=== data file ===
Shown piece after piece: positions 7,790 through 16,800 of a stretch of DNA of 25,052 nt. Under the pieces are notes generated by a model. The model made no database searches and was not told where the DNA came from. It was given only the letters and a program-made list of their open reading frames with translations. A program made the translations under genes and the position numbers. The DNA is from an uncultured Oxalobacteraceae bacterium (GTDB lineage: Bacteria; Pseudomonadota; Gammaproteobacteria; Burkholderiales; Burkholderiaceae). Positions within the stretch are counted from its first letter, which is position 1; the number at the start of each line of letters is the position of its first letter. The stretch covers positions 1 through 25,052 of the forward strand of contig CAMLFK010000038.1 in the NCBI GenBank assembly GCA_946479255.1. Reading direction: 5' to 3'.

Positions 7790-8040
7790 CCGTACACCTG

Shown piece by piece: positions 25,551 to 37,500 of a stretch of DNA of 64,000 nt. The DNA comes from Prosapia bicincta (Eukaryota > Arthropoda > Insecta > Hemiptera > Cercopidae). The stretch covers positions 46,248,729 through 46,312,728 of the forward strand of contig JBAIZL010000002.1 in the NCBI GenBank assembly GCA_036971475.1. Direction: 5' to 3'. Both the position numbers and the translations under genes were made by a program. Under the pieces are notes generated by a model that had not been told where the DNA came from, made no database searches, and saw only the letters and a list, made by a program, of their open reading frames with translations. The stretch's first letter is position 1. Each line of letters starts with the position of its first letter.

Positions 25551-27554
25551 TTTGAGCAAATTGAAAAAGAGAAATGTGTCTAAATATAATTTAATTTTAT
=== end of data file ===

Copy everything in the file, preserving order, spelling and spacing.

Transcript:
Shown piece after piece: positions 7,790 through 16,800 of a stretch of DNA of 25,052 nt. Under the pieces are notes generated by a model. The model made no database searches and was not told where the DNA came from. It was given only the letters and a program-made list of their open reading frames with translations. A program made the translations under genes and the position numbers. The DNA is from an uncultured Oxalobacteraceae bacterium (GTDB lineage: Bacteria; Pseudomonadota; Gammaproteobacteria; Burkholderiales; Burkholderiaceae). Positions within the stretch are counted from its first letter, which is position 1; the number at the start of each line of letters is the position of its first letter. The stretch covers positions 1 through 25,052 of the forward strand of contig CAMLFK010000038.1 in the NCBI GenBank assembly GCA_946479255.1. Reading direction: 5' to 3'.

Positions 7790-8040
7790 CCGTACACCTG

Shown piece by piece: positions 25,551 to 37,500 of a stretch of DNA of 64,000 nt. The DNA comes from Prosapia bicincta (Eukaryota > Arthropoda > Insecta > Hemiptera > Cercopidae). The stretch covers positions 46,248,729 through 46,312,728 of the forward strand of contig JBAIZL010000002.1 in the NCBI GenBank assembly GCA_036971475.1. Direction: 5' to 3'. Both the position numbers and the translations under genes were made by a program. Under the pieces are notes generated by a model that had not been told where the DNA came from, made no database searches, and saw only the letters and a list, made by a program, of their open reading frames with translations. The stretch's first letter is position 1. Each line of letters starts with the position of its first letter.

Positions 25551-27554
25551 TTTGAGCAAATTGAAAAAGAGAAATGTGTCTAAATATAATTTAATTTTAT